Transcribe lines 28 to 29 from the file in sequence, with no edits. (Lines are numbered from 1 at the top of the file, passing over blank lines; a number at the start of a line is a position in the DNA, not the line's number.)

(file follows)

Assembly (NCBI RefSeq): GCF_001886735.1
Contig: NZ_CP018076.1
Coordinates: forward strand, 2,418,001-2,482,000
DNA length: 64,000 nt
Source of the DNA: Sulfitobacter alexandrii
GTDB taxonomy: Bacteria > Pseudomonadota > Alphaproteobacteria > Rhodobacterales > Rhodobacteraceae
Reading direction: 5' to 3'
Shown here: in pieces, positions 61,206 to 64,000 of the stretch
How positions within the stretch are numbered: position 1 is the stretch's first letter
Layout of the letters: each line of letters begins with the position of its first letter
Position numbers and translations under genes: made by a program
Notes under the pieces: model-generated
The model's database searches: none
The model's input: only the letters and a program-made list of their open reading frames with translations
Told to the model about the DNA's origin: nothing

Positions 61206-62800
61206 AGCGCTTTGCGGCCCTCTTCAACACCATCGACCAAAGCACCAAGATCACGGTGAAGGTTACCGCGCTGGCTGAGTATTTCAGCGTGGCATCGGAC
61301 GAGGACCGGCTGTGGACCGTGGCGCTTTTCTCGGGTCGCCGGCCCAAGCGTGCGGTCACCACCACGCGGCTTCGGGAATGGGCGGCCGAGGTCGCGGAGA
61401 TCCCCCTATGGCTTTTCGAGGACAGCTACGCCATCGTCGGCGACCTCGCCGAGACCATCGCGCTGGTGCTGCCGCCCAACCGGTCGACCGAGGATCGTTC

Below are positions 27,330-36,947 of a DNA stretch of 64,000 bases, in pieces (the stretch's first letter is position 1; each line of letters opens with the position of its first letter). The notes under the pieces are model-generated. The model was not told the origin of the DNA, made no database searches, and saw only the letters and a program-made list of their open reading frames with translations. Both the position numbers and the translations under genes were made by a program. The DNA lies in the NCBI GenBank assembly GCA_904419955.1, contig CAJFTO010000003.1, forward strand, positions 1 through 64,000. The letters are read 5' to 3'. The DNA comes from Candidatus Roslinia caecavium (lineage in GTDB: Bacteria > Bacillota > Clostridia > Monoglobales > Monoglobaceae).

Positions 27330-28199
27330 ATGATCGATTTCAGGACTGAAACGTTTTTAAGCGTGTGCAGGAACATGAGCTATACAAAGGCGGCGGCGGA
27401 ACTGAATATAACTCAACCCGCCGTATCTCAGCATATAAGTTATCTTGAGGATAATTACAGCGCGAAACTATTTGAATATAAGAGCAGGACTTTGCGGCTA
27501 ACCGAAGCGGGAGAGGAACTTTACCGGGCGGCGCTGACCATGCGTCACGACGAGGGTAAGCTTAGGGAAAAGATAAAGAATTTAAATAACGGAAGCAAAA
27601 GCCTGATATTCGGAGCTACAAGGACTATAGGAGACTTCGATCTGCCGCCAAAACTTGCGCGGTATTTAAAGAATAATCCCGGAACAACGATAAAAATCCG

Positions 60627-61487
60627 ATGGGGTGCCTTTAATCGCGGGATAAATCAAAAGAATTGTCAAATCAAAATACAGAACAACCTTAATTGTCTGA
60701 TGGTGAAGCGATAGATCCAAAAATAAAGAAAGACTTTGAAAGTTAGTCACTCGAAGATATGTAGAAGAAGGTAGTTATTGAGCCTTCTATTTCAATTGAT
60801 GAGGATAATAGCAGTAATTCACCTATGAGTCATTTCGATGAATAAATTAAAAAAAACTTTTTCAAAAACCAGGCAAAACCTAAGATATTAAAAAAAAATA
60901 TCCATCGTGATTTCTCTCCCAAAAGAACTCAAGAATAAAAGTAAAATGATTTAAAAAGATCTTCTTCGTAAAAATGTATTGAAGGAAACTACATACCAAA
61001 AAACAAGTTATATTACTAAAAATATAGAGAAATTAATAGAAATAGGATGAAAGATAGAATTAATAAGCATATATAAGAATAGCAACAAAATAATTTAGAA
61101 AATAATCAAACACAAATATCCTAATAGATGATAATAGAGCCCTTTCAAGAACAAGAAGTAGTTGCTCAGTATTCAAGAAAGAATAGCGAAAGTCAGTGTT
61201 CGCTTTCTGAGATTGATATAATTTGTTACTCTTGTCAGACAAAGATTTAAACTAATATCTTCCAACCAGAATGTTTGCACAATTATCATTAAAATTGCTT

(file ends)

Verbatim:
60701 TGGTGAAGCGATAGATCCAAAAATAAAGAAAGACTTTGAAAGTTAGTCACTCGAAGATATGTAGAAGAAGGTAGTTATTGAGCCTTCTATTTCAATTGAT
60801 GAGGATAATAGCAGTAATTCACCTATGAGTCATTTCGATGAATAAATTAAAAAAAACTTTTTCAAAAACCAGGCAAAACCTAAGATATTAAAAAAAAATA